‘Identity’ is what ties us to fellow people, to our social group, to the community: when talking about a man, medical doctor, afro-american, basket-ball fan, diabetic, family head, and car owner, we inevitably ascribe him to the respective category of American citizens, men, diabetics, etc., groups having one or more of these features.

‘Entity’ is what stays with us when we remain alone in a room. Sheer solitude, individuality. Reminiscences from the formative period in our family and society, more or less unchanged residues of that ‘identity’ define us globally, ignoring discrepancies, character or even destiny.

This book – written in several languages, published in Israel – illustrates in its way what the expatriated Gertrude Stein affirmed once in Paris, her adopted homeland. The authors of the book are Jews who became Israelis, Canadians, Americans, etc. who lived once in a town in Bucovina, in north-eastern Romania: Suceava. They were identified as such, as were their parents, grand-parents or even grand-grand-parents: some from Austro-Hungarian times in which Jewish life prospered and flourished, others from the gloomy period between WWI and WWII, with its demeaning intimidations by the “legionari” or the Antonescu regime, culminating in pogroms and the Transnistria deportation, others from the too short after-war period of “home coming” with its hollow illusions, others from the following decades of communist dictatorship. The ID of each and all of the authors, a cosmopolitan mélange of contrasts with one particular unifying biographical - ‘shotzer’ – quality. Merry or sad memories, joy and suffering binds them to the place they left, most of them willingly, some forced by circumstances, memories they carried along and became testimonies for this book..
This impulse of biographic retrieval perpetuates the moment into History. The personal stories of these former Suceava residents are part of the history of the town and the country it belongs to, but also, in a less canonic way, of the country they immigrated to.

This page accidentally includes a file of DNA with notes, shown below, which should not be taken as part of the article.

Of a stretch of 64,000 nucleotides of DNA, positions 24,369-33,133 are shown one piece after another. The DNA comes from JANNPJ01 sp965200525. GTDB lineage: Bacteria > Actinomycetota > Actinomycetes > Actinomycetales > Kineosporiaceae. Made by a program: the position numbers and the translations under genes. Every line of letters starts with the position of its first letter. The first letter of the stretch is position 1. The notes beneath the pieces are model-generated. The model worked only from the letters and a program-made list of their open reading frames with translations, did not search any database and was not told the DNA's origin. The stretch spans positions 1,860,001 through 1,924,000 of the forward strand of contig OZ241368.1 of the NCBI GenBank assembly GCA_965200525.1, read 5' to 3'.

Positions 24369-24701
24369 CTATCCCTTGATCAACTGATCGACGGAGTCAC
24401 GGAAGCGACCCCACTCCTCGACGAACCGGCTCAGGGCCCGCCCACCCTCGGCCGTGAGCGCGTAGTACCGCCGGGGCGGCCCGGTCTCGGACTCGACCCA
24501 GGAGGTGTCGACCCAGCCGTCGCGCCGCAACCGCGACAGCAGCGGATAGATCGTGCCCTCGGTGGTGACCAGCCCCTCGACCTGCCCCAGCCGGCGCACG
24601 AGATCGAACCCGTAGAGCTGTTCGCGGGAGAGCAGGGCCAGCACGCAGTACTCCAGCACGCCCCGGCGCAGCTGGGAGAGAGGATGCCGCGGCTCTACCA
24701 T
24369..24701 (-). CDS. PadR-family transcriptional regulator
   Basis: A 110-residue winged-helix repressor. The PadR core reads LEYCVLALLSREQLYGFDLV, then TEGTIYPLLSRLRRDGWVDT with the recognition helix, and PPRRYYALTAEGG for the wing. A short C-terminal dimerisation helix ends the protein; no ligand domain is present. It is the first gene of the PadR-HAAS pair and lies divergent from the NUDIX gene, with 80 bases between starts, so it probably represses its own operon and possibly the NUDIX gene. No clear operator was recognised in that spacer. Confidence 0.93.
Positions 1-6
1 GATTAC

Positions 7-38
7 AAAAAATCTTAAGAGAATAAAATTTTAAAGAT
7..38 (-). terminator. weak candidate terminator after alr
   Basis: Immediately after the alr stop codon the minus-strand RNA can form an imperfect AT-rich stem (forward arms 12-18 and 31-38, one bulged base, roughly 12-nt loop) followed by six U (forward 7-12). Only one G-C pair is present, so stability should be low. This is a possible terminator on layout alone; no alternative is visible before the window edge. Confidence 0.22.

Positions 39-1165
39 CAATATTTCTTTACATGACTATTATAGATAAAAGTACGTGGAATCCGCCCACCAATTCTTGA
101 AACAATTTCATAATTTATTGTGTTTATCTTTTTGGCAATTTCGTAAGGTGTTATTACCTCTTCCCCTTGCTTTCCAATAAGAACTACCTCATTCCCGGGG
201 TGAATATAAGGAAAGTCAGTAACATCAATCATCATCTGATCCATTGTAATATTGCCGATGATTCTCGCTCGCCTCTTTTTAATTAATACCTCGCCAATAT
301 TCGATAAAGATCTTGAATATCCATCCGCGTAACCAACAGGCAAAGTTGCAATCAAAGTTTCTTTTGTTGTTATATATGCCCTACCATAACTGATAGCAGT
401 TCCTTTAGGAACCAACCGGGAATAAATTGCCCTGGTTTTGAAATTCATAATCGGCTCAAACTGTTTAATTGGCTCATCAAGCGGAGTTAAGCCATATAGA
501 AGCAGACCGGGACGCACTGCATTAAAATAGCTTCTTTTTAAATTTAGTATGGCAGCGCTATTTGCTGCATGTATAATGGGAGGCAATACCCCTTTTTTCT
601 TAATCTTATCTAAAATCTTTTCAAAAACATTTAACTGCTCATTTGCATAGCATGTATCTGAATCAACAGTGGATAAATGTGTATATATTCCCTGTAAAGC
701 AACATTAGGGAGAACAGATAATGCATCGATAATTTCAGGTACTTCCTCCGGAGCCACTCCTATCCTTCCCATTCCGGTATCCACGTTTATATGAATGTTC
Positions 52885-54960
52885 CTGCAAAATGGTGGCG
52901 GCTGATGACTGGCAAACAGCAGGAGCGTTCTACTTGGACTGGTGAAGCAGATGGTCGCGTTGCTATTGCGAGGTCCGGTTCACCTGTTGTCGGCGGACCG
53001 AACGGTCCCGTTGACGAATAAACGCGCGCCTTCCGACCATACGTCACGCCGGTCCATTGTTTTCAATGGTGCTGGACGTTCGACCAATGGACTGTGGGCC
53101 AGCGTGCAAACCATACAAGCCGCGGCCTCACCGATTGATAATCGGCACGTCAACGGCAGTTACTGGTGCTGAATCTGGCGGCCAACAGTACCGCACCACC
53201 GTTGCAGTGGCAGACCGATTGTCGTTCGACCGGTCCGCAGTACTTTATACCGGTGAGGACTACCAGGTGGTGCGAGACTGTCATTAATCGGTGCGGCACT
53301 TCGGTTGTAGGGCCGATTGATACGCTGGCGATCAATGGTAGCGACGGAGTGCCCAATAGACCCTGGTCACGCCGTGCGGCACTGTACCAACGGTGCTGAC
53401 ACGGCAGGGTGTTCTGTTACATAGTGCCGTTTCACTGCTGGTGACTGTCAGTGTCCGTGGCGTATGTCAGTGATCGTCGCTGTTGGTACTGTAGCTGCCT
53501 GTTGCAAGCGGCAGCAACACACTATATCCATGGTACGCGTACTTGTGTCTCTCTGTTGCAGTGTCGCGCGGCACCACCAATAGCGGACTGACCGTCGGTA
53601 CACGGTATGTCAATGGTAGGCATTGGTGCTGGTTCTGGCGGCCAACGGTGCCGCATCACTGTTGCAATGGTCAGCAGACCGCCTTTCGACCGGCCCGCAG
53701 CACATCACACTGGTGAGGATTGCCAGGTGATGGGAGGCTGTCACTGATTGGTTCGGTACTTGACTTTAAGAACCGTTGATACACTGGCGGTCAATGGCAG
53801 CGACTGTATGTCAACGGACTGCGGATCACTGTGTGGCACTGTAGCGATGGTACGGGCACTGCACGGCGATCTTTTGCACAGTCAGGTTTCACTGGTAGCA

To be sure, the place here remembered does not exist as such any more, or possibly not at all! Times have changed, the entire epoch has. Yet their memory is upheld in these pages for their potential readers, for present and future generations.


In the summer of this year, on the occasion of a borderline birthday, I received from the husband of a past Suceava sweetheart, living now in London, an account of their journey to visit her relatives in Burdujeni. This is my own birthplace, of too many years ago, then a “shtetl” full of vivacity and dreams, now a mere suburb of the city of Suceava. "I'm taking you to a place that no longer exists" had said his Romanian wife.

The Brit was delighted by the local food and drinks, the colourful pastoral life of the locals, easygoing and passionate at a time, by the domestic pleasures and pious recesses of the picturesque inhabitants. His account ends as following:
"Returning to London Stansted airport, T. (the wife) presented her British passport to the rather young lady at the immigration desk.The passport lists place but not country of birth. After studying the document for fractionally longer than the ten seconds that is the norm, the lady looked up, smiled, and asked: 'Şi mai ştiţi limba română?' So it carries resonance and identity, that single word 'Burdujeni'. Not bad, you may think, for a place that no longer exists."

In the memory of the young airport official of Romanian descent, however, the place existed, as it does in the memory of the authors of this book.

Let us hope that it will also come alive for the readers of this book.

Norman Manea

New York, August 2006